John Pye – Helpline / voicemail volunteer

Early Years – Born in 1950, I grew up on a council estate 5 miles from Liverpool, near to a town called Huyton. I had a great education, and in secondary school I was always in the “A” stream. I stayed on school for an extra year in order to gain what were then “GCE’s” at “O”, (Ordinary) Level, and also one “A”, (Advanced) Level. My subject strengths seemed to be practical, which led to me serving an apprenticeship in Mechanical Engineering. Those readers old enough to remember will know the company I worked for from 1966 to 1973, the biscuit company Huntley & Palmers Ltd. They were a great company to work for as they believed in family values. Originally they were set up by a family, and the factory I worked in had many family members working there.


During my teenage years I, like most others, worked hard and played hard. Employment was easy to find, and with a little bit of money in your pocket at the end of the week you wanted to have some fun. Quite often that meant heading toward the big city lights of Liverpool where there were many pubs and clubs for entertainment. You don’t realise when you are that age, but Liverpool was the second largest port in Britain, and as such was visited by ships from all over the world. In those days there were far more sailors than there are now, and I think every second family I knew had a member who was a seafarer. It was quite common to be in the city centre and see sailors from the countries of South America, Asia, Australia and Europe. I recall the buzz in the city when the US Navy visited. The “Yanks” always had a higher standard of living than us Brits, and I am sure our girls took great pride walking down “Church Street” with a US Navy sailor on her arm.


I missed out on The Beatles era by a few years, but Liverpool was basking in that fame. So you went to the locations where they had played along with the other groups, The Searchers, Jerry and The Pacemakers, The Fourmost, The Swinging Blue Jeans, The Merseybeats and so on. The weekend was what everybody looked forward to after a hard week’s work, to go out, be entertained and let your hair down. But Liverpool had to cater for workers from all sectors, so there was entertainment laid on during the week for those who were busy at weekends. If you so desired you could go out every night of the week to different venues and never see the same group or act twice. The cinema was very popular, as very few families had their own television, and the hours of televised programs were limited to evenings. I recall no less than seven cinema’s in a stretch of two miles of the A57 road leading out of the city. Many big employers such as Otis Elevators, English Electric, Plessey and my company had their own social club. Then there were the political parties who had several social clubs throughout Liverpool, and very many churches both Catholic and Protestant also cashed in by having their own social clubs. So as you can see, I was spoiled for choice. Then of course there was Chester, Southport and Wigan not far away, with Manchester and Blackpool an hour or so drive.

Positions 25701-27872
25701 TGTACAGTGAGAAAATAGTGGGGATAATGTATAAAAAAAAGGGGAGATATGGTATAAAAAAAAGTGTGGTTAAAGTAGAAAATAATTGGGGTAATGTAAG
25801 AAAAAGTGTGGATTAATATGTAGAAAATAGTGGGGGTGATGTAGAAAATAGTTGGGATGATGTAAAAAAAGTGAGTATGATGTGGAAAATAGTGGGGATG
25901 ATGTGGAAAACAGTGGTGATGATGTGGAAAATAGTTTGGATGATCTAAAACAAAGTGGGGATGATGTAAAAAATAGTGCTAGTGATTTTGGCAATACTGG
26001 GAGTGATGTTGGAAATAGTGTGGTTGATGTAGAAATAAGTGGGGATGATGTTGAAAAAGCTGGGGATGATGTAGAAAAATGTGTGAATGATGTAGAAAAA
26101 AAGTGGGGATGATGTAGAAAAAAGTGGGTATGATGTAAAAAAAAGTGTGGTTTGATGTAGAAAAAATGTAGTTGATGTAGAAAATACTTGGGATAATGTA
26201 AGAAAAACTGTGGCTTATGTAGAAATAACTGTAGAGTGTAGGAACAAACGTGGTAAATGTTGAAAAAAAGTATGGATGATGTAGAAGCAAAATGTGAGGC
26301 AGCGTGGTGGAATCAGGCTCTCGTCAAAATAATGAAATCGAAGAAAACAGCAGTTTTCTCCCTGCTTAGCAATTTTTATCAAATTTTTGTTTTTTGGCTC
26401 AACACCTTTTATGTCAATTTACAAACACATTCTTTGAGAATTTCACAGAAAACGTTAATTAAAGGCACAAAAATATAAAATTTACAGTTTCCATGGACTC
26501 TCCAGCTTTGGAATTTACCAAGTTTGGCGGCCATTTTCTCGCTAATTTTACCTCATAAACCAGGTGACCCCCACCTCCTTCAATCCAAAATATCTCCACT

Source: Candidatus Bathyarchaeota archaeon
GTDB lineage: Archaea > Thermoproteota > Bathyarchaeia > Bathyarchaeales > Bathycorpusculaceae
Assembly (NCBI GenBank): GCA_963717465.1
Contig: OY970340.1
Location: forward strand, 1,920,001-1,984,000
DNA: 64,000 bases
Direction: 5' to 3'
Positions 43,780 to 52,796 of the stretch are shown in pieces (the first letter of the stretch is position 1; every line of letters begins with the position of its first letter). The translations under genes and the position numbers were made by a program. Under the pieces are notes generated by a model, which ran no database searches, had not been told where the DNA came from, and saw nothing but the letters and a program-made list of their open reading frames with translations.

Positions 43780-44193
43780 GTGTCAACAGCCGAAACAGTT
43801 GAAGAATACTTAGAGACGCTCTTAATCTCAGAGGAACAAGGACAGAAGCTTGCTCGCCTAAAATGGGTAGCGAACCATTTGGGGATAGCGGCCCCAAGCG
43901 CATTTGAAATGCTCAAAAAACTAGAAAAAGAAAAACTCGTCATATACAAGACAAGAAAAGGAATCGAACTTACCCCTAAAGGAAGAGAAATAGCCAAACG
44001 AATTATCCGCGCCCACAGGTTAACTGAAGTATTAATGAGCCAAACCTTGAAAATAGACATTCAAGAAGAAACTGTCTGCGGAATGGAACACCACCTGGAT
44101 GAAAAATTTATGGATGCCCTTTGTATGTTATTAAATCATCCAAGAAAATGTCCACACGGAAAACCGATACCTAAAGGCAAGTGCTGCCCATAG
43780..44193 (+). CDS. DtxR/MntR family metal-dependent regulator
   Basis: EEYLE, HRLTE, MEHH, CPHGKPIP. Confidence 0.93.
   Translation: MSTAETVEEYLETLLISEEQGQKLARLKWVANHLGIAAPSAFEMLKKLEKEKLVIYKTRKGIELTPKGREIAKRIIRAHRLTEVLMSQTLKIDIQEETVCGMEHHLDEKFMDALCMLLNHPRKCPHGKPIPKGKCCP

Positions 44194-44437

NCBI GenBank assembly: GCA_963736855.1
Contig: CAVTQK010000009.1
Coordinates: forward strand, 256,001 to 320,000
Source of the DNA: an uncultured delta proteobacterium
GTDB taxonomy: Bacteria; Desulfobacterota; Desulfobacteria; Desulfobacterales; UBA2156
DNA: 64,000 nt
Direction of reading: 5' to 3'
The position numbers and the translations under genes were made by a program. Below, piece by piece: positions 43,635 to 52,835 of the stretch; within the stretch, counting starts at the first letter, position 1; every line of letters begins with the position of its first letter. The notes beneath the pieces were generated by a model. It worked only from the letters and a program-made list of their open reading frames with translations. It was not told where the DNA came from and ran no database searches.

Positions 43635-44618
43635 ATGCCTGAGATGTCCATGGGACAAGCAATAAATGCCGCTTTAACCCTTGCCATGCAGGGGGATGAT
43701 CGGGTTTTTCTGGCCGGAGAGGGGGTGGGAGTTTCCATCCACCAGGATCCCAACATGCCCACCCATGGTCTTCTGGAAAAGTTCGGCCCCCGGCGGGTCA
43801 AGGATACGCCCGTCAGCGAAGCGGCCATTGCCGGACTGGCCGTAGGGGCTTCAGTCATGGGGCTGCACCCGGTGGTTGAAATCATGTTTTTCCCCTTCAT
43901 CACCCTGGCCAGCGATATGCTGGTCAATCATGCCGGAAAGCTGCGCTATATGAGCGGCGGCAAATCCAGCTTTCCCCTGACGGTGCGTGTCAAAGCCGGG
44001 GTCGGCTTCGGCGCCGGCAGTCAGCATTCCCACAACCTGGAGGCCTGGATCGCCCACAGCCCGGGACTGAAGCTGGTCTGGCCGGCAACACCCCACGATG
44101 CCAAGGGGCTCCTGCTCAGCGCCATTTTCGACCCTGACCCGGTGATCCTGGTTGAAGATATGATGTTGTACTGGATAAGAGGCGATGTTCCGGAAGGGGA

Being a large city we always had two big football teams, Liverpool Football Club, and the Liverpool Reserves. For those readers who think I have forgotten another club, they are the ones, (Everton) the red half of the city never mention unless we defeat them. It is true that when I was growing up, the big money club was Everton who were able to attract big name players due to their wealth. L.F.C. were promoted to the top division in 1964, won the F.A. Cup for the first time in 1965 and were 1st Division Champions in 1966. Those heady days when Bill Shankly was manager, The Spion Kop roar could be heard up to three miles from Anfield, and that tightly packed ground could hold 72,000 fans. I loved the atmosphere before, during and after the football matches, and I attended as often as I could. I had a season ticket for a few years, but because of my work patterns I was unable to get to many midweek matches and buying a season ticket wasn’t cost effective. I believe I have seen the best of the best players for Liverpool, and the teams who visited over those years. Stanley Matthews, (in his late 40’s), George Best, Bobby Moore, Dennis Law to name but a few. And the Liverpool greats Peter Thompson, Roger Hunt, Ian St. John, Kenny Dalglish, Kevin Keegan, Emlyn Hughes, John Toshack etc. etc.